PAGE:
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Colorado River water users juggle rights to up storage

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A deal between Xcel Energy and Denver Water and other water users to relax the Shoshone hydorpower water right will enable more storage in Dillon, Williams Fork and Green Mountain reservoirs this spring. Photo courtesy Xcel.

Shoshone hydropower water right ‘relaxed’ in collaborative response to 2-year drought; agreement enables about 20,000 acre feet of additional upstream storage early in the year

By Bob Berwyn

FRISCO — Some key players in the Colorado River Basin have worked together to “relax” a senior water right near Glenwood Springs, enabling more water — about 20,000 acre feet — to be stored in upstream reservoirs.

“We expect to gain about 8,000 acre-feet each in Dillon and Williams Fork Reservoirs as a result of the relaxation,” said Denver Water spokesperson Stacy Chesney.

The 1,250-cfs water right for the Xcel-owned Shoshone hydropower plant dates back to 1902, making it one of the most senior rights on the river.

When Xcel exercises that water right, it affects other water users all the way up the river because it’s administered by the Colorado Division of Water Resources against junior water storage rights in Dillon and Williams Fork Reservoirs, the Colorado River District’s Wolford Mountain Reservoir and the Bureau of Reclamation’s Green Mountain Reservoir.

The agreement “relaxes” the call to 704 cfs when river flows are low, or takes a Shoshone call totally off the river when flows are rising, giving the upstream juniors water rights holders the ability to store water once the spring runoff begins.

Currently, the Colorado River is flowing through Glenwood Canyon at about 825 cfs. (The long-term historical average for this date is about 1,150 cfs).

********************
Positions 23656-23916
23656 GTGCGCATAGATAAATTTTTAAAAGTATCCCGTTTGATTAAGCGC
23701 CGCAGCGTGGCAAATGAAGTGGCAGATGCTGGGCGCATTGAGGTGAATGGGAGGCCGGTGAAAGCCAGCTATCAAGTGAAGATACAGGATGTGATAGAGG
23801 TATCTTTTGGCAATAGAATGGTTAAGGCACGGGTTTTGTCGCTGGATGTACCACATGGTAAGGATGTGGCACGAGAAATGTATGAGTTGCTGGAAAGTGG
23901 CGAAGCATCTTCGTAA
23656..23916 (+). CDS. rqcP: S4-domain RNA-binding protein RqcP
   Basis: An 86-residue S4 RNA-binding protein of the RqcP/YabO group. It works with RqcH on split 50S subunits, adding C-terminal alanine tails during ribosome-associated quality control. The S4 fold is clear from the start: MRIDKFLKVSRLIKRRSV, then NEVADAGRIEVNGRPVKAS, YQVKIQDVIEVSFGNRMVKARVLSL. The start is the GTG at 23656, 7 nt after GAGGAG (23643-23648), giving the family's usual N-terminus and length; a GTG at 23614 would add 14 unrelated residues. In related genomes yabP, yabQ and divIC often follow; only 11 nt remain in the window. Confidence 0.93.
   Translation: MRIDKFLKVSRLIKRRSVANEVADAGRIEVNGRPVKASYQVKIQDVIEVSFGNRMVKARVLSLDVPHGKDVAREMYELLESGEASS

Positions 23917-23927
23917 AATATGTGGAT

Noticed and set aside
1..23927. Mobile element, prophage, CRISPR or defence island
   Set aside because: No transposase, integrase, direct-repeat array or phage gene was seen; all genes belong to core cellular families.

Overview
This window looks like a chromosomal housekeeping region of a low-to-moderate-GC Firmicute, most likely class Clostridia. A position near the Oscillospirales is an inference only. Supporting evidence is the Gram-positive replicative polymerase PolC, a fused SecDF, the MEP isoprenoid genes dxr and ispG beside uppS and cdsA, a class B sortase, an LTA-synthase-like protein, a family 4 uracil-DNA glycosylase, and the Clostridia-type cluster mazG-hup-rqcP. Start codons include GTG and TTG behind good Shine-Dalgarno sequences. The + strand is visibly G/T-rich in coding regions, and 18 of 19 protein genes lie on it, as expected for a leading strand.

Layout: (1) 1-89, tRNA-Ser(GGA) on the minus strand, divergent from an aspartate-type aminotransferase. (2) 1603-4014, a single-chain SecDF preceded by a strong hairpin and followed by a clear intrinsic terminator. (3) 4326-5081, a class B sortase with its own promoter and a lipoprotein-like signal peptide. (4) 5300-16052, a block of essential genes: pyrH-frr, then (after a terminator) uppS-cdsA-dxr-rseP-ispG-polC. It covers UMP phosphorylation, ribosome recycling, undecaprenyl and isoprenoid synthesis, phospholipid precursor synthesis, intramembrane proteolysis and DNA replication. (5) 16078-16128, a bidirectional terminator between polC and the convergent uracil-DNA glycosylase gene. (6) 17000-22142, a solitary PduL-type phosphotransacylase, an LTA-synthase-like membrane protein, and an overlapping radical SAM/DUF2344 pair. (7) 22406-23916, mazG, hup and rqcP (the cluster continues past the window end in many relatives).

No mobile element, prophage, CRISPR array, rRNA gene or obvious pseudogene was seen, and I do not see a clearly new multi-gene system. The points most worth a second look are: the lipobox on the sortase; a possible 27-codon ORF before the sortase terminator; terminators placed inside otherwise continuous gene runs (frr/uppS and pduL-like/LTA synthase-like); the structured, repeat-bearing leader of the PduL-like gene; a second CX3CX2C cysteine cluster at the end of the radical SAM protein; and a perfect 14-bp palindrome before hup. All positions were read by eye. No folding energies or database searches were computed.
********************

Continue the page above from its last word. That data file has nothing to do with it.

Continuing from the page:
Two tripping points activate the agreement: when Denver Water forecasts its July 1 reservoir storage to be 80 percent of full or less, and when the Colorado River Basin Forecast Center predicts spring runoff flows at Kremmling in Grand County will be less than or equal to 85 percent of average. Currently, the reservoir forecast is 74 percent full on July 1 and the Kremmling forecast is 60 percent of average.

The winter of 2012 was the fourth worst on record in the Colorado River Basin and 2013 has been tracking just as poorly. The only improvement between the two winters occurred in March 2013 as storms continued to build snowpack. By this time in 2012, runoff was already under way.

The relaxation period is between March 14 and May 20. After late May, more water is needed downstream for boating and irrigation.

Fifteen percent of the net gain is saved for Xcel Energy power plant uses in the Denver Metro Area and 10 percent is delivered to West Slope entities yet to be determined by agreement between Denver Water and the Colorado River District.

“This is a statewide drought, and we all need to work together to manage water resources for the health and safety of our residents, our economic vitality and the environment,” said Jim Lochhead, CEO and manager of Denver Water. “The Colorado River Cooperative Agreement and the Shoshone Outage Protocol are great examples of the partnership between Denver Water and the West Slope to do just that,” Lochhead said.

“Last year, even though the CRCA was not yet in effect, Denver Water released water to the river even though the Shoshone Power Plant was not operating and the call was not on. This year, under the Denver Water-Xcel Energy agreement, the Shoshone call will be relaxed,” he said.

“Relaxing the Shoshone water right in this limited way benefits the West Slope as well,” said Colorado River District General Manager Eric Kuhn. “It might make the difference between having a full supply at Green Mountain Reservoir and not having a full supply. In a year like this every extra drop of water we can store now will help us later.”

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One Response

  1. [...] We also try to offer sustained and in-depth coverage of Colorado water issues, important any time, but absolutely critical in years of drought, when the outlook for summer water supplies is uncertain. Already, key players in the Colorado water stage are jockeying and juggling, trying to make a meager supply last through a long, hot summer. This past week, we reported on a Colorado River deal that will enable more storage in the Colorado River headwaters region. [...]

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